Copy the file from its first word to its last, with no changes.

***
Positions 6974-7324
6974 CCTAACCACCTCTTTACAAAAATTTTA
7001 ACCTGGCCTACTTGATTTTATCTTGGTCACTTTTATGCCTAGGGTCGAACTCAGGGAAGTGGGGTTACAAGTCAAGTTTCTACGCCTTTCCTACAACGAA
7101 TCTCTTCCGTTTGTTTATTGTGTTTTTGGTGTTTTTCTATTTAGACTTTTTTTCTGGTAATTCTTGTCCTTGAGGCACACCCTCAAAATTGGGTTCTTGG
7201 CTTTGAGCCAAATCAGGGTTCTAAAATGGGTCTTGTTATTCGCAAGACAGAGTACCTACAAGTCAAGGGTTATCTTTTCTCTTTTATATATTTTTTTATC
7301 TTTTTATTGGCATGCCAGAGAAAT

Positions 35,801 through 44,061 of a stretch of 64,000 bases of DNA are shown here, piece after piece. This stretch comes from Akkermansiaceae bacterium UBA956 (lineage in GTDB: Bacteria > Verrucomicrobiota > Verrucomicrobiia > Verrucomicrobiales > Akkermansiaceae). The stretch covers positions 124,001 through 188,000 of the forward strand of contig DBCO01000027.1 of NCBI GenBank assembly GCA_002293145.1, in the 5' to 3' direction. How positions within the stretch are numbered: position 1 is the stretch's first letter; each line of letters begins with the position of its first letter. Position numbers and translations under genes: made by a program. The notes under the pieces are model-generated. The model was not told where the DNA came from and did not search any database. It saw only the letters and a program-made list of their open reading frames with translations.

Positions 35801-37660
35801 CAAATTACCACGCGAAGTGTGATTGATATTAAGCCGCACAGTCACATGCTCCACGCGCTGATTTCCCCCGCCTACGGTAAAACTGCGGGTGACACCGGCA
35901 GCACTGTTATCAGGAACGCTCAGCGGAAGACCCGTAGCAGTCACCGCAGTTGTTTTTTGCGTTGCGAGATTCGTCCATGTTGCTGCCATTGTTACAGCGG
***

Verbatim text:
Positions 6974-7324
6974 CCTAACCACCTCTTTACAAAAATTTTA
7001 ACCTGGCCTACTTGATTTTATCTTGGTCACTTTTATGCCTAGGGTCGAACTCAGGGAAGTGGGGTTACAAGTCAAGTTTCTACGCCTTTCCTACAACGAA
7101 TCTCTTCCGTTTGTTTATTGTGTTTTTGGTGTTTTTCTATTTAGACTTTTTTTCTGGTAATTCTTGTCCTTGAGGCACACCCTCAAAATTGGGTTCTTGG
7201 CTTTGAGCCAAATCAGGGTTCTAAAATGGGTCTTGTTATTCGCAAGACAGAGTACCTACAAGTCAAGGGTTATCTTTTCTCTTTTATATATTTTTTTATC
7301 TTTTTATTGGCATGCCAGAGAAAT

Positions 35,801 through 44,061 of a stretch of 64,000 bases of DNA are shown here, piece after piece. This stretch comes from Akkermansiaceae bacterium UBA956 (lineage in GTDB: Bacteria > Verrucomicrobiota > Verrucomicrobiia > Verrucomicrobiales > Akkermansiaceae). The stretch covers positions 124,001 through 188,000 of the forward strand of contig DBCO01000027.1 of NCBI GenBank assembly GCA_002293145.1, in the 5' to 3' direction. How positions within the stretch are numbered: position 1 is the stretch's first letter; each line of letters begins with the position of its first letter. Position numbers and translations under genes: made by a program. The notes under the pieces are model-generated. The model was not told where the DNA came from and did not search any database. It saw only the letters and a program-made list of their open reading frames with translations.

Positions 35801-37660
35801 CAAATTACCACGCGAAGTGTGATTGATATTAAGCCGCACAGTCACATGCTCCACGCGCTGATTTCCCCCGCCTACGGTAAAACTGCGGGTGACACCGGCA
35901 GCACTGTTATCAGGAACGCTCAGCGGAAGACCCGTAGCAGTCACCGCAGTTGTTTTTTGCGTTGCGAGATTCGTCCATGTTGCTGCCATTGTTACAGCGG